It will also include Codrescu's musings and commentary on social norms and at least one social experiment, filmed in New York's Union Square. Along with several UNCSA alumni recruited for the experiment, Codrescu drops unexpectedly to all fours in the crowded social space as an exploration of the bipedal nature of the human species and its effects on human existence.
"Andrei is always saying something profound," Semilian says. "I found it to be an illuminating and freeing experience to see and hear Andrei speak: his freedom and humorous ease, his openness, inclusivity and imagination, not only in his speech but also in his demeanor and interaction with others, is what this film captures."
His foray into documentaries has been personally fulfilling for Semilian, but it's the ripple effects from those experiences that he is particularly grateful for.
His successes (and failures) in creating "The Unrestricted Life of Ted Fujioka" turned out to be the perfect material for a new course, "Introduction to Documentary Filmmaking," that Semilian launched in 2017.
"For about a year, I was in complete agony over everything I did wrong during that first film," he says. "I kept a journal and eventually worked out a whole series of everything I would recommend knowing before making a documentary." That served as the basis for his course, which interweaves practical information about topics like interview techniques and the use of archival footage, with less tangible lessons, like making sure the subject is something that one's passionate about.
After multiple iterations of the class, Semilian can see some of the insight he's shared taking hold. The course has also given students the space to explore their own stories. For example, an assignment to create a short documentary about an ordinary object in their lives has become particularly meaningful. Short 3-4 minute films about everything from sunglasses to coffee mugs to mopeds have helped foster a salon-like atmosphere in his classes where students exchange ideas and stories.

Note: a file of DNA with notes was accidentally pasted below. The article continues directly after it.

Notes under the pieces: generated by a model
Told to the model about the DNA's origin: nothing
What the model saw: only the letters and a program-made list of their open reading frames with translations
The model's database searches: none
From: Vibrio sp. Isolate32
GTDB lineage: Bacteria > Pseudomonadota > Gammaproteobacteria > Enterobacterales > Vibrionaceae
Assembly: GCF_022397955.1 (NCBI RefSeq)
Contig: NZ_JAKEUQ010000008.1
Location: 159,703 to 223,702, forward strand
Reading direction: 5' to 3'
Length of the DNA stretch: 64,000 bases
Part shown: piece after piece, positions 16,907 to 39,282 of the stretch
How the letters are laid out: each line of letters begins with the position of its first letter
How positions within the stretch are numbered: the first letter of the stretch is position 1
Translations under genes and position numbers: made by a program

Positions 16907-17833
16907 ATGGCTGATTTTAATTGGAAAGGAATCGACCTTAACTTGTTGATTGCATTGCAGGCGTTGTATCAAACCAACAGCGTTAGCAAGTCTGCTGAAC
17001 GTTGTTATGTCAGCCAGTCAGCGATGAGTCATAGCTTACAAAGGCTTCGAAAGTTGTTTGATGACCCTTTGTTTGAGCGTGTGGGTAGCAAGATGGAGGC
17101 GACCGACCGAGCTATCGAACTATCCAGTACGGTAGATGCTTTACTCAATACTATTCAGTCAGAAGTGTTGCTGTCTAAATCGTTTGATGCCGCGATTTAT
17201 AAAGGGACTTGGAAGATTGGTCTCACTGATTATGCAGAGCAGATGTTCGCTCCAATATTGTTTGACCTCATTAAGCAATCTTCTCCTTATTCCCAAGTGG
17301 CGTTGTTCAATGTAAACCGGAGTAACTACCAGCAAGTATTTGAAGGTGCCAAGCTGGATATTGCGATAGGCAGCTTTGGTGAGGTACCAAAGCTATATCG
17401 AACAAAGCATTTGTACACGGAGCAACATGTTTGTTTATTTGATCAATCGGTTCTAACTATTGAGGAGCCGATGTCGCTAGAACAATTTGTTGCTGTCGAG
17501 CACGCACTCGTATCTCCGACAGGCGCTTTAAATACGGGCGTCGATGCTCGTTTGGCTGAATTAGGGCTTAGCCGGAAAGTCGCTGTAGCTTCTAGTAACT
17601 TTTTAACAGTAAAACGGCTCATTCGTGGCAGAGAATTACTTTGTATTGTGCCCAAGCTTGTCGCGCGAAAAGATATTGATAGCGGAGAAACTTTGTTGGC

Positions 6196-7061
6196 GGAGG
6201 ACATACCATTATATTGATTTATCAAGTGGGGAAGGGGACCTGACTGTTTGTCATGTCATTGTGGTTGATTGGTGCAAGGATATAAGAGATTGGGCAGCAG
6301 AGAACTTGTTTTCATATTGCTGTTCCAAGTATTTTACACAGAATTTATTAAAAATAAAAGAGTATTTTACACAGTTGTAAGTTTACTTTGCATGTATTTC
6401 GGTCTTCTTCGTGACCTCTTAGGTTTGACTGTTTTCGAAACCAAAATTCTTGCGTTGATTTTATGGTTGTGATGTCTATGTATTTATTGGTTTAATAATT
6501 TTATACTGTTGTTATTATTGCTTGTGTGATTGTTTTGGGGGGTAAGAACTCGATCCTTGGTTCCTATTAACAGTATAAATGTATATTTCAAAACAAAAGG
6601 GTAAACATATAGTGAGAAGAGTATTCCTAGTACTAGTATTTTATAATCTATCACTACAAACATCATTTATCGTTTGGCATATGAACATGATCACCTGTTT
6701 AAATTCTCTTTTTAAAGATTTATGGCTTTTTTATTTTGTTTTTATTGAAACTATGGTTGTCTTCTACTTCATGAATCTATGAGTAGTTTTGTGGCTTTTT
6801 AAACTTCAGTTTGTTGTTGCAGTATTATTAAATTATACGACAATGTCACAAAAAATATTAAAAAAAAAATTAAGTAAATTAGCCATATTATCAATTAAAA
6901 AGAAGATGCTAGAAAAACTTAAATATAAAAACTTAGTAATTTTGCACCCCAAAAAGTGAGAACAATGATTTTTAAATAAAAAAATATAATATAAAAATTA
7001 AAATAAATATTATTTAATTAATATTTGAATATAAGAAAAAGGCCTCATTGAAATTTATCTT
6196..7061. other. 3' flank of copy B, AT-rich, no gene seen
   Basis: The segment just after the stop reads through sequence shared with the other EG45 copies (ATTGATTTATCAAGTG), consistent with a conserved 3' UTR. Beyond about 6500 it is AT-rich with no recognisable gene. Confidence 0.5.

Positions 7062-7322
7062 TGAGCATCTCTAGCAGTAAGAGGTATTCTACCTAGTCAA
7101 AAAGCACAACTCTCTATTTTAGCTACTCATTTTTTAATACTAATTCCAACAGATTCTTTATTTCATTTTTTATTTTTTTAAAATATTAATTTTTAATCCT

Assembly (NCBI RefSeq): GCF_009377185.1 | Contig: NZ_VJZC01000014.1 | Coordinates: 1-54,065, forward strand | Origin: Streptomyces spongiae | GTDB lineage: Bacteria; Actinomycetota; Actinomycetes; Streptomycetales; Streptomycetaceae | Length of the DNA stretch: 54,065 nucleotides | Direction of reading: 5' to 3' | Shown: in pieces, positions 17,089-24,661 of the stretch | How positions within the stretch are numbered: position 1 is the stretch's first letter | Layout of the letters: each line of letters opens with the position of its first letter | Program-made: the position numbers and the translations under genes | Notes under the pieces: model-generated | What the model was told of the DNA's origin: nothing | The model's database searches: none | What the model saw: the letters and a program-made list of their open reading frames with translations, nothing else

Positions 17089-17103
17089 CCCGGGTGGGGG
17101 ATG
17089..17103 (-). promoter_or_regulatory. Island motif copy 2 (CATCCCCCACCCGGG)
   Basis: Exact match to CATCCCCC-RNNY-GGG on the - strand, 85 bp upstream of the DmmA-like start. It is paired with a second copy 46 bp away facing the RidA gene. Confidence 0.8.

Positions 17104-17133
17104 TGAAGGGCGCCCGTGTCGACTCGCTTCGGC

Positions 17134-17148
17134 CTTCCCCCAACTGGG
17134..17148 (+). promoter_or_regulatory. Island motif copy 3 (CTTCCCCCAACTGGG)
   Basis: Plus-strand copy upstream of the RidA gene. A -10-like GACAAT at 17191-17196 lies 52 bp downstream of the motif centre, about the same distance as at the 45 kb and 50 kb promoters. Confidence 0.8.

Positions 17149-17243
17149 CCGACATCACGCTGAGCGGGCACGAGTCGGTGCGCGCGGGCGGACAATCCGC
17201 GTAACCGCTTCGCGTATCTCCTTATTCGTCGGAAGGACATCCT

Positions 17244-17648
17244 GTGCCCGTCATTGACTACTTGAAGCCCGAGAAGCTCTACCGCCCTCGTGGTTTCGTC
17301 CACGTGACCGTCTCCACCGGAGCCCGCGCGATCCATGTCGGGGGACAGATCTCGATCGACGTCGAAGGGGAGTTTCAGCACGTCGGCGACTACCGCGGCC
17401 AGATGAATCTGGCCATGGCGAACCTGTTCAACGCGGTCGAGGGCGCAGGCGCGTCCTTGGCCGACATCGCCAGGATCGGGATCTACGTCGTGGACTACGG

That ability to explore documentaries in the School of Filmmaking has also followed several alumni into their careers. One former student, Fer MacFarlane (B.F.A. '21), received funding this year to turn a short documentary he created about a homeless encampment in New Orleans into a longer feature.
I worked in Hollywood for 24 years on narrative, dramatic films. I felt a regret from not going into documentaries from the beginning but figured it wouldn't happen in this lifetime. The support from the Kenan Institute helped me to realize that I can still expand myself and continue to develop as an artist.Julian Semilian
One other thing Semilian's been able to share with his students? That you can always continue developing your artistry — and it's never too late to pursue a passion.
"I worked in Hollywood for 24 years on narrative, dramatic films," he says. "I felt a regret from not going into documentaries from the beginning but figured it wouldn't happen in this lifetime. The support from the Kenan Institute helped me to realize that I can still expand myself and continue to develop as an artist."
April 05, 2022